HRC helps Lankan maid to return home after accident

Updated 11 April 2015
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HRC helps Lankan maid to return home after accident

A Sri Lankan maid who was in hospital for three years following an accident has flown back home with a smile, thanks to the Human Rights Commission.
The maid, Cinty Maria, had been admitted to the civil hospital in Khamis Mushayt soon after the road accident, due to which she suffered from paraplegia.
The HRC in Asir region intervened in the matter and launched efforts to grant her compensation and other assistance before being repatriated.
Dr. Hadi Al-Yami, supervisor of HRC in Asir, said maid was working for a Saudi family.
“The women’s section of the commission offered all help to end the sufferings of the maid. The finance and legal procedures were also completed by the the HRC’s legal researcher,” he said, adding that the hospital and government agencies were supportive throughout.
The HRC staff bid farewell to Maria at the Abha airport, where they presented her bouquets and wished her a safe journey.


4 things you didn’t know about Saudi women’s rights

Updated 26 April 2018
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4 things you didn’t know about Saudi women’s rights

  • Since the launch of Saudi Vision 2030, the Saudi Justice ministry has addressed all flaws in the system that prevented women from living their lives securely and free from unnecessary hassles
  • No marriage agreement is accepted unless a woman provides a written approval, even if her guardian is her father

JEDDAH: Despite the great steps taken by the Saudi Ministry of Justice to give women a freer and more secure life, many Saudi women still do not have enough knowledge of their rights. 

Therefore, the ministry has started a campaign in cities all over the Kingdom to spread awareness among women of their legal rights. A female-only staff runs public exhibitions to enlighten them about how they are protected in different areas so they can lead their lives in a better way.

“We are using every possible channel to communicate with women to enlighten them about their rights, support them in all aspects to assure their ability to enjoy a secure rightful life,” said Majed Alkhamis, head of media and communication at the Ministry of Justice.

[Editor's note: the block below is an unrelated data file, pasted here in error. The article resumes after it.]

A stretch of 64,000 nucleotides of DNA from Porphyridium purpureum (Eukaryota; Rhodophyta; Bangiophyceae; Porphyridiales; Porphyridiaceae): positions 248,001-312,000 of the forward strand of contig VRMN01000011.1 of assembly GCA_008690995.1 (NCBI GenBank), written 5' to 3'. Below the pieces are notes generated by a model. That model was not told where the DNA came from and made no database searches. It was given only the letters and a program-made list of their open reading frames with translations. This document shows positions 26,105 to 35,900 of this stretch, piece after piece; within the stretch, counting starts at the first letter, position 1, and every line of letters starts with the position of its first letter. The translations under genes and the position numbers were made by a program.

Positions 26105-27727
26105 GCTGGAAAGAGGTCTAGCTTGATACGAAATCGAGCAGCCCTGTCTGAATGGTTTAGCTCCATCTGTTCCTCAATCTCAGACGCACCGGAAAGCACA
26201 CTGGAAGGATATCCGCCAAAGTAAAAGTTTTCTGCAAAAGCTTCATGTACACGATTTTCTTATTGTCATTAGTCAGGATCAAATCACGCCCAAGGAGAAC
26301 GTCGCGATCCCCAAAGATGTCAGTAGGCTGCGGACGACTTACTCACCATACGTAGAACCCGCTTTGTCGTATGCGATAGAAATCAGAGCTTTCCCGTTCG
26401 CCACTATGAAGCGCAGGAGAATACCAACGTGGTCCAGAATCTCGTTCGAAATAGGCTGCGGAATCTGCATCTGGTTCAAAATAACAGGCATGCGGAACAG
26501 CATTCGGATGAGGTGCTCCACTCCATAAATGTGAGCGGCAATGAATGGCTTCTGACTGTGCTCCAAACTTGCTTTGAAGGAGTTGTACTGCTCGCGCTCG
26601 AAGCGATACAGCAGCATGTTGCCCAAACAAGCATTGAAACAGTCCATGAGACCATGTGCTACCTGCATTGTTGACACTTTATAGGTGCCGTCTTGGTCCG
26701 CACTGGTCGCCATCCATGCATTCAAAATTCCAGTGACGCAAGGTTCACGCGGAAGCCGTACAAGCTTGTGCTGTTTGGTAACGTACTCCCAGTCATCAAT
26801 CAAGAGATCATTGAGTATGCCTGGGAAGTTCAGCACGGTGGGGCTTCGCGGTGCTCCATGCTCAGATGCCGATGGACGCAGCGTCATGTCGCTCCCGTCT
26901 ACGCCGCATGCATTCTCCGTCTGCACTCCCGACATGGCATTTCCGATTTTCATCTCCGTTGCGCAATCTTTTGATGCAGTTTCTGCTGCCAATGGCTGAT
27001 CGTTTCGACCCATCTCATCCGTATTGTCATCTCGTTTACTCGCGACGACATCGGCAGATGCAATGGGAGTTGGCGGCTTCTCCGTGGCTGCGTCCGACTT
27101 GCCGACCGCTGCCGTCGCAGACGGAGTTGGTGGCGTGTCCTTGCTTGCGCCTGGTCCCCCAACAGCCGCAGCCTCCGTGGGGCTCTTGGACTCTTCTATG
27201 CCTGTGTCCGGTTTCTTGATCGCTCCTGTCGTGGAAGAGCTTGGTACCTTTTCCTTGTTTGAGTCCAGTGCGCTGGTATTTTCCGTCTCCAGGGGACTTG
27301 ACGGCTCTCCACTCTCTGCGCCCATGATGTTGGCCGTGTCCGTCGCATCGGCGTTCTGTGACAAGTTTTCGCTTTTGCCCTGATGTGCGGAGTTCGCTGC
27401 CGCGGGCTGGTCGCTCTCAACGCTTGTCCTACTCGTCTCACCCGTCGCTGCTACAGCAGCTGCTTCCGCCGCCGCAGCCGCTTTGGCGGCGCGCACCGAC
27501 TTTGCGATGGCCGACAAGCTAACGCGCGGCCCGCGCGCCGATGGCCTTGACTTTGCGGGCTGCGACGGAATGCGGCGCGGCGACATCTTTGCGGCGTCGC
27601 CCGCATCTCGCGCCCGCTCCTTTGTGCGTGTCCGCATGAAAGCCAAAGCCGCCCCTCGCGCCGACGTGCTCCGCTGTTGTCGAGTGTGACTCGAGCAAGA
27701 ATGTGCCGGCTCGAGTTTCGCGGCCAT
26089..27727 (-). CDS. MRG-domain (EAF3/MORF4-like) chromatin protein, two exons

Since the launch of Saudi Vision 2030, the ministry has addressed all flaws in the system that prevented women from living their lives securely and free from unnecessary hassles. Despite all the obstacles, the ministry has succeeded in several areas.

A wife’s rights

The system not only grants the woman the right to sue her husband or ex-husband for alimony or acknowledgment of paternity, but it also allows any women legally living on Saudi soil, regardless of her citizenship or religion, to prosecute her current or former husband even if he is outside Saudi Arabia at the time of the lawsuit. Moreover, the new systems now support divorced women to a whole new level. For example, the system gives priority to a woman’s alimony over her husband’s personal debts.

Marriage agreements

No marriage agreement is accepted unless a woman provides a written approval, even if her guardian is her father. This arrangement grants a woman the freedom to accept a marriage proposal without any influence or coercion. In addition, if a woman is not happy with her marriage, she is free to leave the house of marriage and walk out of the agreement with no law to force her to come back. If she chooses to abandon the marriage her right to alimony will be dropped, but she is still entitled to custody of the children.

No delays

The Ministry of Justice has designed a full female service within its courthouses. 

These services include advisory people who provide free consultations on everything. In addition, these departments support women at all stages up until the execution of any court order to avoid delays and procrastination.

Speedy justice

The law emphasizes the speedy execution of justice in women-related cases.